I have been a VC since 1995 and have lived in Oregon all that time. As I see it, there are 3 issues / challenges for growing the emerging technology company ecosystem here:
1. Lack of successful "poster children". Start up companies that end up with "home run" success (either big M&A or IPO) do several things - they demonstrate to other local entrepreneurs how it is done, they create wealth in the community that gets reinvested (look at all the angels in Seattle), and they show to others outside Oregon that they need to come here to get the next big deal. We have had pitifully few if any home run exits in the last 8 years. Ask Gerry how he responds to Silicon Valley VCs who ask him "tell me again what was the really good deal in Oregon in the last X years that I missed"?
2. Wrong core strengths. Oregon's (or at least metro Portland's) biggest strengths have been semiconductors, digital displays, and EDA. These are all TERRIBLE sectors for future growth. No one person or decision is to blame here ? it's just what it is. There has been hope in recent years that open source (I'm glad to see Stuart Cohen of CSI on the panel) and nanotech would be the "next big things" but still too early to tell.
3. No Stanford or MIT. And last time I checked, they weren't looking to move to Oregon.
But there are some promising things on the horizon:
1. The Oregon universities are getting MUCH better in terms of securing federal research dollars (Arun can elaborate) and in terms of commercializing the technology that comes out of the universities. At the conference, there are two VERY interesting companies that have spun out of OSU - NuScale and Wi-Chi. Both of these companies have gotten VC $ from prominent Silicon Valley investors, and show great promise for the future.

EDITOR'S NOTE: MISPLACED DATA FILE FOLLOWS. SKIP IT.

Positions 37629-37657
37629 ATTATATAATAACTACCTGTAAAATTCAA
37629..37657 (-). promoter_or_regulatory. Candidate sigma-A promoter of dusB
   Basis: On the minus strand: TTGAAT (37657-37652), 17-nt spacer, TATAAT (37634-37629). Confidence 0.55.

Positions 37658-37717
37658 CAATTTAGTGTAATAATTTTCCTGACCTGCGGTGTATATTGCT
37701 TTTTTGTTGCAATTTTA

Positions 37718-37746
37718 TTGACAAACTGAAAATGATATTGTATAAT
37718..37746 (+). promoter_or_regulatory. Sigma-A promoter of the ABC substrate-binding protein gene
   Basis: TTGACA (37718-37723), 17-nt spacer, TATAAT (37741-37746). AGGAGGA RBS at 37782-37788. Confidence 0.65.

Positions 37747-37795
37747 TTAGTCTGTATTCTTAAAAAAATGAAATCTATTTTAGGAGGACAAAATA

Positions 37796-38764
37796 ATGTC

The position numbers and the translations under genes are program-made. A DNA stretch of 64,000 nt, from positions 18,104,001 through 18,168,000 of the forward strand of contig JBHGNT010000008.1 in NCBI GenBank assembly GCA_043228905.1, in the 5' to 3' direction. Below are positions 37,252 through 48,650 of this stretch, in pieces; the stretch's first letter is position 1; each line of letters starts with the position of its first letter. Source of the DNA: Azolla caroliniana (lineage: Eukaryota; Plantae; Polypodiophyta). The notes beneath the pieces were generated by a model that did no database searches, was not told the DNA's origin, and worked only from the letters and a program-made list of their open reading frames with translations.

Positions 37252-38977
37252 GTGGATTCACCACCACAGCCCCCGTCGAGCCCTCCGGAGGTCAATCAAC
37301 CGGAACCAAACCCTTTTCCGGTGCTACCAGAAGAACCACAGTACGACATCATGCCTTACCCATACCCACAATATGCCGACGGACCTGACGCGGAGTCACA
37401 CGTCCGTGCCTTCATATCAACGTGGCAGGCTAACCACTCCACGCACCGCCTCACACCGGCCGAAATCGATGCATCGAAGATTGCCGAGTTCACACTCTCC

2. We are getting more out of state investment $ to come here. Klieiner Perkins did its first investment in Oregon a couple of years ago (Platial) and Sequoia did their first investment in Oregon since Pixelworks when they invested in Jive Software in 2007. Many elected officials have done a good job to put programs in place such as OIF, OGA, and Oregon Inc to help bring new investors to Oregon, foster what we have, and target state resources on the highest growth opportunities going forward. Success of these programs cannot be measured in a year or two - they will take much longer to pay dividends.
3. IMO, the best hope for the "next big thing" is green / sustainable industries. Many other regions are also targeting this. But Oregon has some unique advantages - a solar power industry leverages Oregon's semiconductor expertise, with Bonneville Power (and PGE / Pacific Power) we have the experienced managerial and technical workforce, and it is very aligned with Oregon's green / sustainable culture. Will all of those solar plants out off the Sunset Hwy eventually go the way of all the Japanese semiconductor plants that were built in the 80s and early 90s? I hope not.
As a VC, I am an optimist. While 2009 and perhaps 2010 will be very grave years for the global economy, this is actually a great time to start a company ? cheaper office space, easier to hire talent when big companies are laying off, it enforces fiscal discipline, etc. The glass remains half full.
posted 4 years, 6 months ago
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